Cab Calloway

December 25, 1907 - November 19, 1994

Cab Calloway Artistfacts

  • The infamous jazz band leader, composer and singer Cab Calloway, a.k.a. Cabell Calloway III, was born on Christmas day in 1907, in Rochester, New York. He inherited musicality from his mother, a church organist and teacher, and his singing talents were initially noticed when singing church hymns as a child.

    After the death of his father, the family moved to Baltimore, Maryland in 1918, where he worked first as a shoe-shine boy, then later a newsboy selling the Sunday papers whilst finishing his schooling. There, Cab met the jazz pianist Tommy Jones and drummer and band leader Chick Webb, who had a strong influence on his early jazz training. His older sister Blanche was also a jazz singer and band leader, and under the influence of these three, pretty soon Cab started performing regularly in Baltimore jazz nightclubs.
  • After touring with his sister Blanche in a musical called Plantation Days, Cab ended up in Chicago where he entered Lincoln University to study law, but dropped out before graduating. "Night clubbing and school didn't pan out so well, together, so I figured I'd give up school" Cab said. In Chicago at the Sunset Cafe, Cab cut his teeth as an understudy for Adelaide Hall, and it was here that Louis Armstrong taught Cab how to scat. He also performed at Dreamland Ballroom and Club Berlin with his group The Alabamanians.
  • In 1929, during the prohibition era (1919 to 1933), the bandleader and pianist Duke Ellington invited Cab Calloway and His Orchestra to replace his band at the Cotton Club in Harlem, New York, whilst the Duke Ellington Orchestra was on tour. This led to a regular deal with the club, alongside notables like Louis Armstrong, Ethel Waters, and Ellington. The Cotton Club was the number one jazz venue in the country, run by the gangster Owney Madden from his cell in the maximum security prison Sing Sing. Although it was a whites-only nightclub, many black performers had the opportunity to showcase their talents to a high-class celebrity audience whilst Madden flogged his high-quality liquor to New York's finest.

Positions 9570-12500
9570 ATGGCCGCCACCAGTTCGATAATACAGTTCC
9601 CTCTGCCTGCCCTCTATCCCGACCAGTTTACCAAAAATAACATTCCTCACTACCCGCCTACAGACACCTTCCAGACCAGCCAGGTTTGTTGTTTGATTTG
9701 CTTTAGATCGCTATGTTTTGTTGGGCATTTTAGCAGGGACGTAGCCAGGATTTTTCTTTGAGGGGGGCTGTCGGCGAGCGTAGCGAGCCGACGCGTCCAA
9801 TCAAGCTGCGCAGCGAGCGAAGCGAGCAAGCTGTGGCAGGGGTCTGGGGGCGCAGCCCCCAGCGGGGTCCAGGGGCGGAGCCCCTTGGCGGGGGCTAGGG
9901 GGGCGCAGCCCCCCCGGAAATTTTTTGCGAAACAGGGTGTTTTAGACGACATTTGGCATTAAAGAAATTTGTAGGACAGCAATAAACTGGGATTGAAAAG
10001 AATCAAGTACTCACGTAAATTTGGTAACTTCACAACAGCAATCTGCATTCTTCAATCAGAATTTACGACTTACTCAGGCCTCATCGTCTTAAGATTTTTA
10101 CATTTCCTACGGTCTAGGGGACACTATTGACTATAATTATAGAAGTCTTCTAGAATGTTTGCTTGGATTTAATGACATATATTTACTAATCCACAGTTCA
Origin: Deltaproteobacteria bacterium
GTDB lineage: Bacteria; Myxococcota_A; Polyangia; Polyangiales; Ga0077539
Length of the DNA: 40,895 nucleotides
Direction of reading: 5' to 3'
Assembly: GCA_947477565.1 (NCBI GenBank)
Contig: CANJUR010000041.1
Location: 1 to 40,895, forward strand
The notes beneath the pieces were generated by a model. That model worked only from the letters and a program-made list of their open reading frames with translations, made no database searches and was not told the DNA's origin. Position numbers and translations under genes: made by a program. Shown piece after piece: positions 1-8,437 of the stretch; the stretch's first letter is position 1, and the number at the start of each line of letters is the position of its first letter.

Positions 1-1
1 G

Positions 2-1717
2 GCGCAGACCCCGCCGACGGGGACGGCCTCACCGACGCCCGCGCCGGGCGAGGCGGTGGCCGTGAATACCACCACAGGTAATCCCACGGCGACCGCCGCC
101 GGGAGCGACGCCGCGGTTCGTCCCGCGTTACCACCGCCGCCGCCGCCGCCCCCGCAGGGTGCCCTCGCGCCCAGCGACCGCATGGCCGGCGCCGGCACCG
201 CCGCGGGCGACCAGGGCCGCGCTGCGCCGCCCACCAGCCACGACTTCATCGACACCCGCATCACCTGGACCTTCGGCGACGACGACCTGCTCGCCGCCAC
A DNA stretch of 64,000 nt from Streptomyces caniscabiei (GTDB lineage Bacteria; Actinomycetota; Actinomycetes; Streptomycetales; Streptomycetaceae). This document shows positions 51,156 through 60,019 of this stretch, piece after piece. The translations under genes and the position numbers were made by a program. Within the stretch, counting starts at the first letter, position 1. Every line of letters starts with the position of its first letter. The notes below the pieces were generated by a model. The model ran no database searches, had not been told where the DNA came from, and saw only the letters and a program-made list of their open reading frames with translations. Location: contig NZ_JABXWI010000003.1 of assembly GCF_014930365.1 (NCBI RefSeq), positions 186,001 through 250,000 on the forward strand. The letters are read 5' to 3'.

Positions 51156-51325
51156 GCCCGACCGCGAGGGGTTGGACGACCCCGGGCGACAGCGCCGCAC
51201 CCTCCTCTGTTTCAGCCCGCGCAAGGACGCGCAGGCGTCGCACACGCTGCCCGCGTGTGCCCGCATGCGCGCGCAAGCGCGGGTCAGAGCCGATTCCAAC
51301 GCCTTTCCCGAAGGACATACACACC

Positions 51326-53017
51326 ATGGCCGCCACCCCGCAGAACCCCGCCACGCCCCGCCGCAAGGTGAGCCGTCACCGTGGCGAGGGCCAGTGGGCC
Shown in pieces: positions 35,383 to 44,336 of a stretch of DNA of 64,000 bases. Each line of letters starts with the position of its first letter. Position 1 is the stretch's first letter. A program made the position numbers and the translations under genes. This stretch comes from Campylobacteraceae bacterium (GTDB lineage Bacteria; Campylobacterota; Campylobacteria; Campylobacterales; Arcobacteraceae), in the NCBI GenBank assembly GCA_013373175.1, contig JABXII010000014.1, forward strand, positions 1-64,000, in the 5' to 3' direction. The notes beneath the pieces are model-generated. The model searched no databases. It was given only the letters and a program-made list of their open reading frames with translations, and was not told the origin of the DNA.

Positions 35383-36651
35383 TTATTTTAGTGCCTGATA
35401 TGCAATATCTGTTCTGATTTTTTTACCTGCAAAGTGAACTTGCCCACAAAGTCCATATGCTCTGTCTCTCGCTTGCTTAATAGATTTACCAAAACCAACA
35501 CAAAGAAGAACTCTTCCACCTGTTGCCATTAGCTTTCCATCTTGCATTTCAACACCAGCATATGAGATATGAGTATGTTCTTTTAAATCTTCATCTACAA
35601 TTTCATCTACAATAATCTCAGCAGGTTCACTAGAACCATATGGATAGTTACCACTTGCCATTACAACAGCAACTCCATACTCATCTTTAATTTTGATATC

• It was at the Cotton Club that Cab Calloway and His Orchestra first brought down the house with their rendition of the risqué song "St. James Infirmary," written by the Jazz music publisher Irving Mills (a.k.a. Joe Primrose,) and based on an English folk song called "The Unfortunate Rake" about a licentious soldier that eventually dies of a sexually-transmitted disease.
  • Cab Calloway's hit "Minnie the Moocher" launched him to international renown in 1931, and is recognizable to most people as Calloway's "vocal coat of arms." The scat-based call and response between the audience of "Hi de hi de hi de hi" and variants ("The Hi-De-Ho Miracle Man," "You Gotta Hi-De-Ho," "Smokey Joe," "Kicking the Gong Around," and "Reefer Man" among others) were infectiously popular, earning him the nickname "The Hi De Ho Man."
  • The 1930s saw Calloway's transition into television and film. Along with "St. James Infirmary," "Minnie the Moocher" was made into a Bettie Boop animation short, and his dance steps were also animated through the technique of rotoscoping. In 1932 he appeared along Bing Crosby in his first Hollywood feature film, The Big Broadcast, and featured regularly in movies until 1980 (The Blues Brothers.) He also entered the Broadway scene, performing in George Gershwin's Porgy and Bess, in 1950 where he played the part of Sportin' Life, a character that Gershwin supposedly created especially for him.
  • When asked who his heroes were, Calloway is reported to have said "I'll tell you who my heroes are. My heroes are the notes, man. The music itself. You understand what I'm saying? I love the music. The music is my hero."
  • Cab Calloway wrote a dictionary in 1944 translating the Harlem patois known as jive, called The New Cab Calloway Hipster's Dictionary: Language of Jive.
  • Calloway regularly performed until his death from a stroke in 1994, at the age of 88.
  • Cab Calloway is credited with a precursor to the Moonwalk dance performed from 1930 onwards, which he called "The Buzz."


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